I start class by showing students the video below from TedEd titled The Cockroach Beatbox. This video introduces students to how the brain receives and send signals through neurotransmission.
As students watch the video, they answer the following questions:
1. Your brain has about 100 billion of these
a) Neurotransmitter molecules
b) Electrical impulses per hour
d) Don’t know, but I’m pretty sure I blew through three or four million of ‘em while thinking about this question.
2. According to Gage, we have a much easier time understanding and explaining organs like the heart and lungs than we do with the brain. Why is that?
3. What is an action potential or "spike"?
a) A pulse of electricity sent down the axon of excitable cells like neurons.
b) The infant brain’s ability to generate new neurons from special, undifferentiated cells in the brain stem.
c) The relative speed of various neurotransmitters moving across synapses.
d) The ability to transfer specific functions from an injured part of the brain to an adjacent, healthy area.
4. For some people, the use of live animals (even cockroaches) in experiments like Gage’s seems cruel. What evidence does Gage offer that this is not the case? What’s your reaction?
5. Gage demonstrates that dropping a cockroach into ice water causes it to:
b) Become temporarily anesthetized (falls asleep or "Chillaxes")
c) Assume the fetal position
d) C, then A
6. Action Potentials or “Spikes” are used by the nervous system to send:
a) Information from your senses to the brain.
b) Information within your brain.
c) Information from your brain to your muscles.
d) All of the above.
7. How did Gage use his iPhone during his experiment?
a) To share his data with an amateur-scientist wiki community.
b) For a quick Angry Birds break while waiting for the roach anesthetic to kick in.
c) To film a four-inch giant hissing cockroach and post it to his Facebook page.
d) As a source of electrical current.
At the conclusion of video I go over the questions above along with any questions that students might have after watching video.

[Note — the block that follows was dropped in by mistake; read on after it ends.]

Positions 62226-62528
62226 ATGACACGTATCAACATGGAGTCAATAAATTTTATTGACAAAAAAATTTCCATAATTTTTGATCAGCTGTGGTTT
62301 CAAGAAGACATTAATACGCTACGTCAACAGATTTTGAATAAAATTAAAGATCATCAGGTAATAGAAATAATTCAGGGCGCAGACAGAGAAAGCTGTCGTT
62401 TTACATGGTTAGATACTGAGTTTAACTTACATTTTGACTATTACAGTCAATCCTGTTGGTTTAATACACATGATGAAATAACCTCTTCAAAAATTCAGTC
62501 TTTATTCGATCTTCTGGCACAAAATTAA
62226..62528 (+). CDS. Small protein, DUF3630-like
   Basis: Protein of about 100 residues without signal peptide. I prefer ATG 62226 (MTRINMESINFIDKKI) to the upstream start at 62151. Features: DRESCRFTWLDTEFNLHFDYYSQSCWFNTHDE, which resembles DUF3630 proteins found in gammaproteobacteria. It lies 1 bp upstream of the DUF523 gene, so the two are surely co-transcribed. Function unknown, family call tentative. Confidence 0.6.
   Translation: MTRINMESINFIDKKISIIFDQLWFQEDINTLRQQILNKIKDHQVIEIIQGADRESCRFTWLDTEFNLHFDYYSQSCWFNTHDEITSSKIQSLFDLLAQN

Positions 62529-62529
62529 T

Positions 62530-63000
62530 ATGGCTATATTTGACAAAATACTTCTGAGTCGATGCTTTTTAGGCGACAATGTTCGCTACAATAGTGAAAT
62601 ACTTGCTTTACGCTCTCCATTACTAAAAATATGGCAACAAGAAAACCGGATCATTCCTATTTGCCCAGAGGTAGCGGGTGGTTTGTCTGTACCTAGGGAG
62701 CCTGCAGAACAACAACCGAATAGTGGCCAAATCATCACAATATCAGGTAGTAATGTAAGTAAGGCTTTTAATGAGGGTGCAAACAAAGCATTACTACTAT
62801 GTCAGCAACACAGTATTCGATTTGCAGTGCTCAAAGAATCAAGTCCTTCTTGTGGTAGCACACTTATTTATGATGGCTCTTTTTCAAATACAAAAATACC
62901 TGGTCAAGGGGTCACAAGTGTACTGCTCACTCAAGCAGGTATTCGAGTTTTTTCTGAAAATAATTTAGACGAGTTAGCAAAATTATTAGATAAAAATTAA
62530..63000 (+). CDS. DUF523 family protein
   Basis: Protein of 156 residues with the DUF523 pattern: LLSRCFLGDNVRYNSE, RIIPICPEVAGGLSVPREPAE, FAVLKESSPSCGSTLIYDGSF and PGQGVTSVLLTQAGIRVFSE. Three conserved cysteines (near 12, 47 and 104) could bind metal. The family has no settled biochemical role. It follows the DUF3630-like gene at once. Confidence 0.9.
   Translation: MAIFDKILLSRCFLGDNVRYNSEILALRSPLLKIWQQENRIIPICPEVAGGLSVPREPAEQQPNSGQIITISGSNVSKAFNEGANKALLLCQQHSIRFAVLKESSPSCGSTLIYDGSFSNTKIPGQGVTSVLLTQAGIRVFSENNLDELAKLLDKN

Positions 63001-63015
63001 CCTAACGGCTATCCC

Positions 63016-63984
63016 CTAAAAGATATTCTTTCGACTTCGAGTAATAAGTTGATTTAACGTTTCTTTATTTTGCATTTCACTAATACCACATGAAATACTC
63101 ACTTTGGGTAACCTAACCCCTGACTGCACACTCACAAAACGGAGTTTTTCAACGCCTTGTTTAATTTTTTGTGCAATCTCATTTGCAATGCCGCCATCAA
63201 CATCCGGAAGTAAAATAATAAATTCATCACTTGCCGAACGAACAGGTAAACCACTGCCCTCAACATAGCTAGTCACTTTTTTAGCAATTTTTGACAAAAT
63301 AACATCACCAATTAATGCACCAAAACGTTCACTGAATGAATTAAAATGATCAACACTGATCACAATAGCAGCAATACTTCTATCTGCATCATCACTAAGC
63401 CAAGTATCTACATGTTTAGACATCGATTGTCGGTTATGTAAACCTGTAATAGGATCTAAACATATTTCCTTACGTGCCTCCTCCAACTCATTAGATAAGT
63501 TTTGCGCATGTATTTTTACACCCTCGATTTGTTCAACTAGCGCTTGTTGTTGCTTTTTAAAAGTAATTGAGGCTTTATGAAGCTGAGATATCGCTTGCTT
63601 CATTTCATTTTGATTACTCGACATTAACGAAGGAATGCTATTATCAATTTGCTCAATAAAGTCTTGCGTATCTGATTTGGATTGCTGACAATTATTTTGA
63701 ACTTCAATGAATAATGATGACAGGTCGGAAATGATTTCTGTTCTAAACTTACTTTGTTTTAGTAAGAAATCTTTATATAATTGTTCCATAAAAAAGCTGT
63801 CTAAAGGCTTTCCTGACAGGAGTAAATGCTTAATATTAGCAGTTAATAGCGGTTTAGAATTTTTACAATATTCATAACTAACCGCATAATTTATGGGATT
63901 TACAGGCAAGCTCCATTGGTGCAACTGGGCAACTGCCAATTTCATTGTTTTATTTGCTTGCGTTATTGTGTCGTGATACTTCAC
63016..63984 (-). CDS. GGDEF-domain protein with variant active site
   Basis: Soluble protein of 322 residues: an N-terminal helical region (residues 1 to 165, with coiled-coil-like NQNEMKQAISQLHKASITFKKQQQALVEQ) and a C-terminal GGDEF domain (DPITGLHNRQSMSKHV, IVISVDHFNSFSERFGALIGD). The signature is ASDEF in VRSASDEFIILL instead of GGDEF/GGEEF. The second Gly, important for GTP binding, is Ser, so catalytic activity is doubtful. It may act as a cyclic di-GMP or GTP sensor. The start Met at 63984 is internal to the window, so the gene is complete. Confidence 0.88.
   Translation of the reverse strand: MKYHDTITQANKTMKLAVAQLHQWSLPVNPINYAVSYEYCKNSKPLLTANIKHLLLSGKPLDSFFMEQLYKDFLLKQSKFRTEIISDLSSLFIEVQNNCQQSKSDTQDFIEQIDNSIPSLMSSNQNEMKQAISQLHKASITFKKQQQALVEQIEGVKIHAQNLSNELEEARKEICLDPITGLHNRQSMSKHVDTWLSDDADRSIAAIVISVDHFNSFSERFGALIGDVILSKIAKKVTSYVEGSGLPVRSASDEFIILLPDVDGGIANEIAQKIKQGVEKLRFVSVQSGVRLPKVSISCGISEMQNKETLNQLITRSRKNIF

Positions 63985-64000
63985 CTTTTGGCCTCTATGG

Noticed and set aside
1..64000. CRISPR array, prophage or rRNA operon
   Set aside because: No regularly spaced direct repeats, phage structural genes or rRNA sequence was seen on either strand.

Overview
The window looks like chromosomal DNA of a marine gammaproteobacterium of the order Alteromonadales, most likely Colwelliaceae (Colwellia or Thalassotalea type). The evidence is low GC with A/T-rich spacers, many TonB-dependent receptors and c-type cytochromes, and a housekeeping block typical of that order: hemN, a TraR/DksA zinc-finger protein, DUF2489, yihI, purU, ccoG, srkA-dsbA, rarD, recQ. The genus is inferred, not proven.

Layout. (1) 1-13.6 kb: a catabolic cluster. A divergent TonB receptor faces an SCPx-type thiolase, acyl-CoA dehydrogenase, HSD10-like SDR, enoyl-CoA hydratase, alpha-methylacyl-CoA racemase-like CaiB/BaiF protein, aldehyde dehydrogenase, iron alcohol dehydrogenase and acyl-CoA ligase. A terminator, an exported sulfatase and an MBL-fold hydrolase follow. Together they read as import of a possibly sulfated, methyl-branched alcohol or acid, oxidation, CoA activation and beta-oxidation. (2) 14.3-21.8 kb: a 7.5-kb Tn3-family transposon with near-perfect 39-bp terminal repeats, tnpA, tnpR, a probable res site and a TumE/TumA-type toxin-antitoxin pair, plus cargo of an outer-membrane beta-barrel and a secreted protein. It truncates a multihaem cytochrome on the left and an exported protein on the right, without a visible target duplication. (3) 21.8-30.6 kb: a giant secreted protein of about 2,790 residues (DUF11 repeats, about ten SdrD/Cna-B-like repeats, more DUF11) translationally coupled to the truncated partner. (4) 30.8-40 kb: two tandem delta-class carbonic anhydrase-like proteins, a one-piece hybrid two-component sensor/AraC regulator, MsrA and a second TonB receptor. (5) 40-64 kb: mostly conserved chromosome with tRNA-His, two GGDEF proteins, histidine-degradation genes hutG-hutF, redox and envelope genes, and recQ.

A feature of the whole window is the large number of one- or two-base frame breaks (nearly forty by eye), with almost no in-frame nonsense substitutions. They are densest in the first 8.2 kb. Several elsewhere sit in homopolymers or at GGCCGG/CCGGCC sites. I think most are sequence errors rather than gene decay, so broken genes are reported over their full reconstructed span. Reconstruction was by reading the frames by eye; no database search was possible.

In this section of lesson students explore neurotransmission through an interactive module courtesy of brainu.org. (MS-LS1-8. Gather and synthesize information that sensory receptors respond to stimuli by sending messages to the brain for immediate behavior or storage as memories.)
In this module students are able to explore the following topics:
To guide them to learn about these topics, students complete Synapses Change as they complete the module.
In this section of lesson I reinforce what they learned in the module by going over The Zombie Autopsies, a presentation from PBS.org.
1) Show them the first 6 slides of the Neurons and Neurotransmission presentation (it is a .pdf but it can be used like a power point) reading over and discussing each slide.
2) Put students into small groups and give them their copy of Giant Neuron Puzzle. Have students put the puzzle together (tape or staples work) and then label their neuron with the words on slide 6 and using the image to help them. (MS-LS1-2. Develop and use a model to describe the function of a cell as a whole and ways parts of cells contribute to the function.)
3) Return to the Neurons and Neurotransmission and go over slides 7-13, which explain the process of neurotransmission. On slide 13 there are two very good short video clips on the full process.
Now students model neurotransmission by using the Giant Neurons they created in the previous section of the lesson to play a game of telephone. (SP2 - Developing and Using Models - Develop and use a model to describe phenomena.)
Here are the rules:
A few suggestions on this exercise- You want to have neurotransmission take place as quickly as possible so encourage the kids to speed up. The kids will most likely botch up the phrase, but try to explain that if their neurons in their brain did that they would have a pretty terrible life. Play several rounds and have fun.
Now it is time for students to complete a Flow Map for neurotransmission.
They are required to use the following list of vocabulary words in their flow map.
To introduce students to how the use of a flow map, I model it by creating one for an everyday experience for most people, making a peanut butter jelly sandwich.
An example of one is found below: